Unpacking an important criticism of Jada Pinkett Smith’s African Queens: Njinga Netflix docuseries – Screen Shot
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Unpacking an important criticism of Jada Pinkett Smith’s African Queens: Njinga Netflix docuseries

There was a time when African cinematography that didn’t cast Black people solely as slaves felt like a farfetched dream for those of us who are diasporans. I’ve always desperately longed for my Angolan culture and history to be represented on mainstream screens. Still, I never considered the impact of the creators’ and writers’ gaze—especially when a win for the continent might not equate to a win for the country.

In February 2023, Netflix released part one of its newest docuseries African Queens: Njinga, produced and narrated by Jada Pinkett Smith. It promised to shed light on some of Africa’s greatest female monarchs, with the first four episodes tracing the rise, reign, family betrayal and political rivalries of Queen Njinga (commonly known as Nzinga), the 17th-century ruler of Ndongo and Matamba (in present-day Angola).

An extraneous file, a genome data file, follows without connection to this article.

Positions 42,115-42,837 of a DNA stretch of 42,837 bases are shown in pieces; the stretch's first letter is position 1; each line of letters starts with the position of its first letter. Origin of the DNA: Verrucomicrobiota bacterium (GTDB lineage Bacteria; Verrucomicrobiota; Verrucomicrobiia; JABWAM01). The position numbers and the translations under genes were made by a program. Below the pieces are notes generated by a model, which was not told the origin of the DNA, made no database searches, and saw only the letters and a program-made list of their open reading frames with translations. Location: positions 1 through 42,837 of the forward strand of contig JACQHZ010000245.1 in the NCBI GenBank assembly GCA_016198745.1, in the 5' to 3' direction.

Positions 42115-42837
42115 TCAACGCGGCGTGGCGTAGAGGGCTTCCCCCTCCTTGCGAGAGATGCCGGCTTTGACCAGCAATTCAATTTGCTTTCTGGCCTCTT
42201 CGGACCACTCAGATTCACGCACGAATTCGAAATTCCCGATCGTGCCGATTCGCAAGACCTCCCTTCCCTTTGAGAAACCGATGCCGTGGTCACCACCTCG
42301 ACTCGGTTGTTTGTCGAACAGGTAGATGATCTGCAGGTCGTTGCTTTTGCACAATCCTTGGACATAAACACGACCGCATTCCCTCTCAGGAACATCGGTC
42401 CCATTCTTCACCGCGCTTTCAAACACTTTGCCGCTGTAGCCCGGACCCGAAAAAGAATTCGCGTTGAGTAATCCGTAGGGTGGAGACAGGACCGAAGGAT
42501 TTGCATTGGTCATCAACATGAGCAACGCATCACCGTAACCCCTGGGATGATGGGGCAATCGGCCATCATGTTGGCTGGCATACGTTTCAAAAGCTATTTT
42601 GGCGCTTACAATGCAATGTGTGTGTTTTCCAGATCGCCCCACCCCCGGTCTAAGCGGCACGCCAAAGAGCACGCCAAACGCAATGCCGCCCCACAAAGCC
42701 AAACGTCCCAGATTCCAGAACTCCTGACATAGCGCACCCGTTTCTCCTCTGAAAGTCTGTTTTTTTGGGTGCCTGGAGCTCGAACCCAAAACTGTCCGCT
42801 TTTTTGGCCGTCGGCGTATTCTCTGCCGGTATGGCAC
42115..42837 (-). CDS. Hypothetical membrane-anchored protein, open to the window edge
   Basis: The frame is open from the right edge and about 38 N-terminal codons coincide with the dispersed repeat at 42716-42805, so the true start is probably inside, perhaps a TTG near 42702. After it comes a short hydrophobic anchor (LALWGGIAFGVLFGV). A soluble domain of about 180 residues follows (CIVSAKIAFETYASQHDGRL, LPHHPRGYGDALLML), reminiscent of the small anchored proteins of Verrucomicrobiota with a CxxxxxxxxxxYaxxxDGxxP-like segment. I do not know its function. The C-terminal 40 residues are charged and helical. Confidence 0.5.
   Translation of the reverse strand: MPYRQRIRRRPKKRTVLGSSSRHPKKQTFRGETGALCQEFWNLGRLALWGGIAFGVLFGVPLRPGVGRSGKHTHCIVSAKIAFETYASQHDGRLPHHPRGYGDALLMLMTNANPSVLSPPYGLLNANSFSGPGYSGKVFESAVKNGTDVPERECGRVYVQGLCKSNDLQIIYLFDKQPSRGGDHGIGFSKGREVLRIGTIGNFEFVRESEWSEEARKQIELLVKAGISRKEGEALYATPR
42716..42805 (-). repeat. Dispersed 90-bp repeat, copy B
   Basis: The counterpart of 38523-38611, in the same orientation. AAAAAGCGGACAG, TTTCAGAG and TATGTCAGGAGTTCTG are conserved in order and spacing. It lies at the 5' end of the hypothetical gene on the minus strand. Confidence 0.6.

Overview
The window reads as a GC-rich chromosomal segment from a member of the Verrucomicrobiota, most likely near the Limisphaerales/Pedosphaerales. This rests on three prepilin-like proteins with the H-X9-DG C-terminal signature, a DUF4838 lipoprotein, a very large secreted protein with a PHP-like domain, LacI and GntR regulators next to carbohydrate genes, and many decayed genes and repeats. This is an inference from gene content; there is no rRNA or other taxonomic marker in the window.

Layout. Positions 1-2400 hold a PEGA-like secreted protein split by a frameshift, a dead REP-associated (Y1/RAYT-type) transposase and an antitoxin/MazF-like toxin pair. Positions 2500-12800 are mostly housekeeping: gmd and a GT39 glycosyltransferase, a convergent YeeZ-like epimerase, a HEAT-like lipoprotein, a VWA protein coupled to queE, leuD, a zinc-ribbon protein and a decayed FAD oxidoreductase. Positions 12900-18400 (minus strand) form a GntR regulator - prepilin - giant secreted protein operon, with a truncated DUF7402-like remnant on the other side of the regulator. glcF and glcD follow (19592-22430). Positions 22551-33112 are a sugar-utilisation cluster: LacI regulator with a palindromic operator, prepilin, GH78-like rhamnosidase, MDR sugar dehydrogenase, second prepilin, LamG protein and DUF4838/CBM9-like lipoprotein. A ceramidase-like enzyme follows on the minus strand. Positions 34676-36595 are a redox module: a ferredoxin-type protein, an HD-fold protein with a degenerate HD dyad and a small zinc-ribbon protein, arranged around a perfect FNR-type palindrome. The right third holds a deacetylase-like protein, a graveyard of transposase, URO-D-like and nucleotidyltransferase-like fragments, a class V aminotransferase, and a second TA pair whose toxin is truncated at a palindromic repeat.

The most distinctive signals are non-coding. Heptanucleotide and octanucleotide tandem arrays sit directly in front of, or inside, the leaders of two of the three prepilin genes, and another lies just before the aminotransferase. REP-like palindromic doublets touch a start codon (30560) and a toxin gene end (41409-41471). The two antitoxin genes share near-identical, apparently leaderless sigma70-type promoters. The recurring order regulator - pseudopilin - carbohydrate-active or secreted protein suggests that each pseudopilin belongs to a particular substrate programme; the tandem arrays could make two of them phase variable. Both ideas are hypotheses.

Speaking at the premiere held at the School of Oriental and African Studies (SOAS) in London, Pinkett Smith, joining in through a Zoom call, told the room that the inspiration behind the docuseries, which blends dramatisation and documentary, stemmed from a conversation with her daughter.

At first, we thought, ‘Let’s go to Africa and study the queens of Africa together as mother and daughter.’ Because that terminology queen is tossed around a lot but what does it take to actually be a queen? So that’s where it really got inspired,” the actress and talk show host told the audience.